Home > Uncategorized > Attorney-Client Privilege in Texas – California it Aint!

Attorney-Client Privilege in Texas – California it Aint!

I have another story for you, my dear readers, from Texas.  Now, before you close your laptops, turn away from your screens, or shake your fist at the sky while cursing the name of your humble blogger in the language of your forefathers, I ask that you consider the story from the Lone Star State to compare and contrast, as we all did in grade school, with our quiet world of California workers’ compensation.

Comp is an interesting balance for attorneys in terms of where loyalties lie.  After all, some attorneys represent self-insured employers, and in those cases do not encounter any sort of gap between the employer and the workers’ compensation insurer.  Other lawyers represent workers’ compensation insurers, and not necessarily the employer.

A recent opinion handed down by the Texas Supreme Court holds that there is no attorney-client privilege between the workers’ compensation defense attorney and the insured employer.  In that case, the Supreme Court of Texas (or Scot) held that when an attorney sends regular updates to the employer, third-party administrator, and insurance company as to the proceedings in a case, the communications to the employer are not privileged.  Your humble blogger reached out to a nearby Texan for his reaction:

  Perhaps he was an applicant’s attorney?

So imagine that: your humble blogger sits comfortably in his office in Texas (I did say “imagine,” I haven’t closed shop and moved out on all y’all just yet), with cowboy boots on his desk and an (awesome) cowboy hat on his workers’-compensation-focused-head.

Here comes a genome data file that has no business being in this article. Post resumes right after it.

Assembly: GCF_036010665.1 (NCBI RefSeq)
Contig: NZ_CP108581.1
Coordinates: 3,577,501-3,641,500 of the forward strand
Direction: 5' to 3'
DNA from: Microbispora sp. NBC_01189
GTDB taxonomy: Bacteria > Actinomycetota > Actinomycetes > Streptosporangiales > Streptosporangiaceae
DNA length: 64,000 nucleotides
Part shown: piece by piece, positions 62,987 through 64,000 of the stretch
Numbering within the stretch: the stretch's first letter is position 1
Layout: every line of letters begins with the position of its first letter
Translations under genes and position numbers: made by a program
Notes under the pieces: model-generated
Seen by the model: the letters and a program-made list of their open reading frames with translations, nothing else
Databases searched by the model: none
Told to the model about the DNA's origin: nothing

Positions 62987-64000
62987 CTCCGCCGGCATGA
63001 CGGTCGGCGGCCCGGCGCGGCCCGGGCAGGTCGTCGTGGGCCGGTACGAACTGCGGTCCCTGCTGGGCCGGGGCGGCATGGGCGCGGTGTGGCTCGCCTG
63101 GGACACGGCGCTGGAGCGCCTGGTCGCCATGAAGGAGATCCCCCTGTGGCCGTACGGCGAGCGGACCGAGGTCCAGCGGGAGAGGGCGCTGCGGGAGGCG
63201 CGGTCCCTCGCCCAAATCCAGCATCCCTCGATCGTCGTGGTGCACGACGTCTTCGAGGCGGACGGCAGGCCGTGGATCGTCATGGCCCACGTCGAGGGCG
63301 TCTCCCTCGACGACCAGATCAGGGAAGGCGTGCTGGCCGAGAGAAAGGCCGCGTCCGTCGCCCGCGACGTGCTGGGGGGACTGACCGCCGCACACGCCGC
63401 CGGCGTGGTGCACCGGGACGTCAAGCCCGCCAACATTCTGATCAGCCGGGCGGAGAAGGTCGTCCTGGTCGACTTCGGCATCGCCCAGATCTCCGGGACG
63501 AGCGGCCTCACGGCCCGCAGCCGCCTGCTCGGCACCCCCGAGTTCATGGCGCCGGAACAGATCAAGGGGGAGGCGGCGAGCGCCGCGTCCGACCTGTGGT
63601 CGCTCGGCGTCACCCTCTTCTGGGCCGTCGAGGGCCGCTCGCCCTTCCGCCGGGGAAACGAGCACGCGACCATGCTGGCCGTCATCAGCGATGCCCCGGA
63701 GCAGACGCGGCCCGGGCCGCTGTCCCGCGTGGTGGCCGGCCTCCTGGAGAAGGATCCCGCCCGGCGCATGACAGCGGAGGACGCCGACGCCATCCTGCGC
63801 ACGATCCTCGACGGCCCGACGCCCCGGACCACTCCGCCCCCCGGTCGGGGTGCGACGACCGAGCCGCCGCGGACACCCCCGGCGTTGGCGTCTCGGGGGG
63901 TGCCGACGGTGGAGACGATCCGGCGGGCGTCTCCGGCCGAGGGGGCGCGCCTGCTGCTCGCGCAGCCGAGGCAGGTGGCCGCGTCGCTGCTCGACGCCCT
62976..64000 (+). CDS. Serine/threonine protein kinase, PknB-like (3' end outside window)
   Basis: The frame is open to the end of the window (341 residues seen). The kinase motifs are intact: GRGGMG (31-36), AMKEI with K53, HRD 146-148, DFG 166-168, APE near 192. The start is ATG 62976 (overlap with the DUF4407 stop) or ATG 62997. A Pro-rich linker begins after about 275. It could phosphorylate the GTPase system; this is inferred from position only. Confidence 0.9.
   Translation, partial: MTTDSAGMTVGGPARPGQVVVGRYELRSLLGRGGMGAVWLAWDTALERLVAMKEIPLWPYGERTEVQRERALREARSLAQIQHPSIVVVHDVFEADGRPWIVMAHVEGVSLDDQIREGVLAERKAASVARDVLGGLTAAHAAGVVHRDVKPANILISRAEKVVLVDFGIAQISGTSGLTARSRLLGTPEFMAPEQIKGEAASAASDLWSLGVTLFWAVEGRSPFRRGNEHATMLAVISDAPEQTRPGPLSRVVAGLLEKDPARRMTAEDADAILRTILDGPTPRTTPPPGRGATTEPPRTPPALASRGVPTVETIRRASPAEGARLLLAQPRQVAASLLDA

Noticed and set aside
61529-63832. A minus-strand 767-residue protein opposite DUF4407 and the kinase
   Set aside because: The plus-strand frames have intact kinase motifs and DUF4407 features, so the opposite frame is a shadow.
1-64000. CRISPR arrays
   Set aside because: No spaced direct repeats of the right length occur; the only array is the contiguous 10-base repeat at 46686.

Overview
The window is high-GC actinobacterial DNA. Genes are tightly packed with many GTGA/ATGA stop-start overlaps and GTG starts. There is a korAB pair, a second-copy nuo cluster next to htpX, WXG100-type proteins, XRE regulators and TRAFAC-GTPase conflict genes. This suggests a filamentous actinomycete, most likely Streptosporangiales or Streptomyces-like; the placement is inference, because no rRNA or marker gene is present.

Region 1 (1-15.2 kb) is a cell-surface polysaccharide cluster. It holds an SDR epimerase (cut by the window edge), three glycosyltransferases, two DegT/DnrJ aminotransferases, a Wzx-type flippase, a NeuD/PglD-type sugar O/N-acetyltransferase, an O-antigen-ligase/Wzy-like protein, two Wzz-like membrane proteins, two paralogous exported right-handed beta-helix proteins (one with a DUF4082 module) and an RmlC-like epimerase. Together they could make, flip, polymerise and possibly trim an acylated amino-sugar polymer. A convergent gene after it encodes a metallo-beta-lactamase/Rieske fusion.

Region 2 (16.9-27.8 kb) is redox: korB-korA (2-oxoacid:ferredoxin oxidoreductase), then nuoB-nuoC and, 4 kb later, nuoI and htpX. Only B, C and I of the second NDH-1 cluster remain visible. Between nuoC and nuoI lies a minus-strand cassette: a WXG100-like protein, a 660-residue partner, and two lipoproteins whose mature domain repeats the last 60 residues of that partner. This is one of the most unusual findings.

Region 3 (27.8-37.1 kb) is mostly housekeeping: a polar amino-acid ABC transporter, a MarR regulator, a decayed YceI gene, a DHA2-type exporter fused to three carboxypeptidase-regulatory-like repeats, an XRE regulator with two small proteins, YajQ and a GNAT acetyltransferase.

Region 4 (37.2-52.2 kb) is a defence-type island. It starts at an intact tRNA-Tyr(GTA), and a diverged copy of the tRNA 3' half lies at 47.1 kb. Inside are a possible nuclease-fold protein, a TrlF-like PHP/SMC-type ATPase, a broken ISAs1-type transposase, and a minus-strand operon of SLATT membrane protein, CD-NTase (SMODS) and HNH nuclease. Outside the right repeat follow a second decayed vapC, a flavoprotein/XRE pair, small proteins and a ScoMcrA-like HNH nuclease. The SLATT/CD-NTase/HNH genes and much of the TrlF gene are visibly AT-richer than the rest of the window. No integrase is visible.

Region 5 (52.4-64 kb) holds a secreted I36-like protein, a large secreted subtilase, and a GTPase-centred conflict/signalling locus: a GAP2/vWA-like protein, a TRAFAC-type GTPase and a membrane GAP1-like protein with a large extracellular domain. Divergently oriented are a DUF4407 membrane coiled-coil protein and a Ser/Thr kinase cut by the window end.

As he dreams of what life must be like in San Francisco, his insurance company client comes in and the two discuss everything under the sun about a particular case.  Then, not fifteen minutes after the insurer client leaves, the employer from the same case, still holding the insurance policy in its hand, comes in to discuss the injury, the nature of the return-to-work program, etc.  The conversation with the insurer is privileged and the conversation with the employer is not.

Furthermore, the very impressions, thoughts, strategies, etc. when put on paper and sent to both the insurer and employer would be discoverable.  And your humble attorney, after politely commenting to applicant’s counsel that he likes his “lawyer jeans” and then tells his client that jeans aren’t really appropriate for the Board (you know who you are!) will have more explaining to do.

California’s take on this question is… well… different.  For example, in the Court of Appeal case of Gregory Martin v. Workers’ Compensation Appeals Board (1997) the Court of Appeal held that when an employee speaks to the workers’ compensation defense attorney as a representative for the corporation/business, then the communication may be privileged.  However, when an employer simply instructs an employee to provide a witness statement, the communication is not.

So, at least in theory, when the attorney speaks or writes to the employer as opposed to a particular officer employed by the employer, the communication should be privileged.

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